Sunday, April 3, 2011

The Girl Who Played with Fire by Stieg Larsson

iconiconJust yesterday, I was talking to a fellow boarder at the barn where I keep my horse, and she said she was currently reading Stieg Larsson's trilogy.  She was on the third while I was only on the second, but since I'd seen the movie and was far enough into the book to know the movie followed it pretty closely, we were able to have a pretty decent discussion about the books.

One observation that she made about the books that I have to agree with is that they are extremely dark.  In fact, she was thinking about taking a break to reading something else before finishing The Girl Who Kicked the Hornet's Nest.  I definitely felt like The Girl Who Played with Fire was darker than the first one, The Girl with the Dragon Tattoo, and it sounds like the third one gets even darker.

Although Lisbeth Salander is largely the focus of these books, it's not until the second one that you start learning a little more about her (even though the movies actually incorporate some of the second book's revelations into the first installment).  You start understanding a little more why she is the way she is — but also how permanent and far-reaching the effects of her past have been.  There is no "fixing" Lisbeth.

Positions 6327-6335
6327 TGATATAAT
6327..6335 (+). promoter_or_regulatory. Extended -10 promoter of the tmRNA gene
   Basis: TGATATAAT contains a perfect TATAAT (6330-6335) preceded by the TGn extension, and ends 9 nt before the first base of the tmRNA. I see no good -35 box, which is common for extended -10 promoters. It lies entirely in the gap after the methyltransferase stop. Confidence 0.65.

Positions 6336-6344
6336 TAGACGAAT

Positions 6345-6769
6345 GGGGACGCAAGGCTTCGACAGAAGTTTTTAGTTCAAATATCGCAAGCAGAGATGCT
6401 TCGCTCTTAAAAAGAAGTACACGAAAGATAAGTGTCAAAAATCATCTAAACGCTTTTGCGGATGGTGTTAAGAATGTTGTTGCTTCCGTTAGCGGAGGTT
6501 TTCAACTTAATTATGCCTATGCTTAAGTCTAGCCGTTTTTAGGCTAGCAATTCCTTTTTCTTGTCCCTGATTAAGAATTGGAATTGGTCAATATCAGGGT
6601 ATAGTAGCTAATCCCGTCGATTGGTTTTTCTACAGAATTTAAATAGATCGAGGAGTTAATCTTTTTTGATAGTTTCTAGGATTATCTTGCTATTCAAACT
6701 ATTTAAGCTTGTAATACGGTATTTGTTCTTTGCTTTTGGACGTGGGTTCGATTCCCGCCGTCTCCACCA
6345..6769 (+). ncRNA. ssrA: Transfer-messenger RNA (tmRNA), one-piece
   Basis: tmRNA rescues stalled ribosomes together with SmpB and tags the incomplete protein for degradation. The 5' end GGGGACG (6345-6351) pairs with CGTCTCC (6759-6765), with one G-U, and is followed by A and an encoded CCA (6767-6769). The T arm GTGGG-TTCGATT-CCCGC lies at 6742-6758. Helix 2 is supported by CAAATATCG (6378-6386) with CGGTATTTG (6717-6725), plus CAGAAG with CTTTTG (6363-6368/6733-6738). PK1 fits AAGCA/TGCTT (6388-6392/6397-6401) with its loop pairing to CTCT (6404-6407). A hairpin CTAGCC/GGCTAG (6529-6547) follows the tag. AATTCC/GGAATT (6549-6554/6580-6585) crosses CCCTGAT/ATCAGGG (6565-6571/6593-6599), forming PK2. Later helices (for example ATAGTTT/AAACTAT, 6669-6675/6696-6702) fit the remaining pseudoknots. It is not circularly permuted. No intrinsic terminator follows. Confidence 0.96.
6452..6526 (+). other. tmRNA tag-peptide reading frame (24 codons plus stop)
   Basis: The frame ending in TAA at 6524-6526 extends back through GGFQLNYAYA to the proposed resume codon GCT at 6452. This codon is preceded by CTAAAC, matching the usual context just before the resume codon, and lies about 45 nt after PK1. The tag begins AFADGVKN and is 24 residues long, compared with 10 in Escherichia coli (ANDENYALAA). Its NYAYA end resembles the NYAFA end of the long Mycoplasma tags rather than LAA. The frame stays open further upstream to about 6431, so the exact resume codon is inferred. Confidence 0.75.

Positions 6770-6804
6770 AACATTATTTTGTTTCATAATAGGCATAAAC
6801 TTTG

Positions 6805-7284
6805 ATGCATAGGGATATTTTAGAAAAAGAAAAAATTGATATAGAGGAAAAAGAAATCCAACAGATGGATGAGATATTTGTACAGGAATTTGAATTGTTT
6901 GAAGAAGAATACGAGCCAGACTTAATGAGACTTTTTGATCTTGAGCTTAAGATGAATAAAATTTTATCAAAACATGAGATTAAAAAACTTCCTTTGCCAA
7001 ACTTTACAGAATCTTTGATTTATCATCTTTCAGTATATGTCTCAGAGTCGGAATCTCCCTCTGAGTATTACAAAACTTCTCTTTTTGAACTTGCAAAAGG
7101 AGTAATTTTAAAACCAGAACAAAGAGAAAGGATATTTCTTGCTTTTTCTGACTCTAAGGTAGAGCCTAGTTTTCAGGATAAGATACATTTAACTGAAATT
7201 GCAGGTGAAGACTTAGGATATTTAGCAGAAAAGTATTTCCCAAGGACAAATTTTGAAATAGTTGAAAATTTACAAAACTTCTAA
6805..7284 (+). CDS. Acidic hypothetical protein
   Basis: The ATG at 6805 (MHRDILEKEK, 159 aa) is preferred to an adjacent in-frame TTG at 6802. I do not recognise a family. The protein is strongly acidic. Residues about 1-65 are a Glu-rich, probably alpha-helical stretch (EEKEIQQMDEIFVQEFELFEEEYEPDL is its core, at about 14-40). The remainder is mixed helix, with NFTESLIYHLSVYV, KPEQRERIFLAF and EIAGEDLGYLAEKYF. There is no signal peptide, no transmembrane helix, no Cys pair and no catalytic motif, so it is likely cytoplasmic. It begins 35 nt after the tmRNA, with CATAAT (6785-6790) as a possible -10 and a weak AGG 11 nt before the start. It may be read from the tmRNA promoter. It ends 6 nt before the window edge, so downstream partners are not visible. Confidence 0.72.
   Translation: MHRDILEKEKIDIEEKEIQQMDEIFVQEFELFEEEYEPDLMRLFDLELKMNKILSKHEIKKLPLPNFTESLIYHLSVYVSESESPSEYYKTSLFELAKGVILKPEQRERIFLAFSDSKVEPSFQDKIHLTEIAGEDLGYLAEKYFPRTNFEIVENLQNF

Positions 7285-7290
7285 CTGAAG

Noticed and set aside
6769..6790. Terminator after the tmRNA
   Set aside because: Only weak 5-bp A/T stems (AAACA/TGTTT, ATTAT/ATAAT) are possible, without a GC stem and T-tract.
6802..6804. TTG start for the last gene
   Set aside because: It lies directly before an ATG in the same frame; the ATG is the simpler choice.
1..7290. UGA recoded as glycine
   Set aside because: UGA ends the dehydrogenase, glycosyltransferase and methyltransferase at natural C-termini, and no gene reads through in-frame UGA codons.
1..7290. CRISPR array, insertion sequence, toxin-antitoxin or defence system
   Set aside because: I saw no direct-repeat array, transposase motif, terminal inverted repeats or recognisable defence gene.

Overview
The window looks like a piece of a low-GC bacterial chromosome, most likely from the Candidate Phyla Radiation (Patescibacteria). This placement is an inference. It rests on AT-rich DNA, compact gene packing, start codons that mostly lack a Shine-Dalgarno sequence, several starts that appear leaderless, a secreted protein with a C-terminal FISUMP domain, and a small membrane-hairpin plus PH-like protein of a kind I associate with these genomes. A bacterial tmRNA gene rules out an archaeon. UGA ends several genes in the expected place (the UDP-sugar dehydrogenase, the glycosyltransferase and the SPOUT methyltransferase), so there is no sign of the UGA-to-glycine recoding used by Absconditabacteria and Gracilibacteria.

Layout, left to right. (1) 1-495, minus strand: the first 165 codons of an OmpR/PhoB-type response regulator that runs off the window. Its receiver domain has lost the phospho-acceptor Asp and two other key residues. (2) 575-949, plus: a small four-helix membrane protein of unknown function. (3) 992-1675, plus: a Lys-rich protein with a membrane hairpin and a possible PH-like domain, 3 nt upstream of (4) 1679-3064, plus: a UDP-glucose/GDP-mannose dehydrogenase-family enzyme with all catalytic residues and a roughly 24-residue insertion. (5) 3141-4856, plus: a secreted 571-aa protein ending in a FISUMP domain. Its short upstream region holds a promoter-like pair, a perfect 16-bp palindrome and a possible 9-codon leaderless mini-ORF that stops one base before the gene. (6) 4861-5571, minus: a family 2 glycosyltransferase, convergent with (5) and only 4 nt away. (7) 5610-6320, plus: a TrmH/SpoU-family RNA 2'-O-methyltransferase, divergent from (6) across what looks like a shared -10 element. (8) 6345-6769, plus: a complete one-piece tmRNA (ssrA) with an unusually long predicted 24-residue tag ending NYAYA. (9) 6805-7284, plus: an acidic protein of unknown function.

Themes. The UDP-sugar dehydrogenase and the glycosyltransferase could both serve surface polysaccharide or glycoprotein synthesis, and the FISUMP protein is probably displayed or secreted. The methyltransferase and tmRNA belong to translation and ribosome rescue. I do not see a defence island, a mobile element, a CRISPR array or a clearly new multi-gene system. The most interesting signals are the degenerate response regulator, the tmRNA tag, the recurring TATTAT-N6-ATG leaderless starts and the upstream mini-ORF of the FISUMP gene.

Unlike the first book, in which Lisbeth played a supporting role in helping Mikael Blomkvist solve a mystery, in The Girl Who Played with Fire she is the focus of the mystery.  Suddenly accused of committing three murders, Lisbeth has to find out why.  In addition to the police investigation and her own, Blomkvist and another friend are each running their own separate investigations, each trying to help her in their own way.  Unfortunately, the police and her friends aren't the only ones looking for Lisbeth, and the mystery has to be solved before the wrong people find her.

I'm really enjoying these books.  Lisbeth is a fascinating character, one that defies the standard definitions of "good" and "bad," and who you can't help but root for.  I love the detail in the novels, and the suspense is well-maintained throughout.  Although the first novel took about 100 pages to really suck you in, I thought this one picked up a little more quickly.  I'm looking forward to reading the third and final novel — hopefully I'll get it from the library soon!

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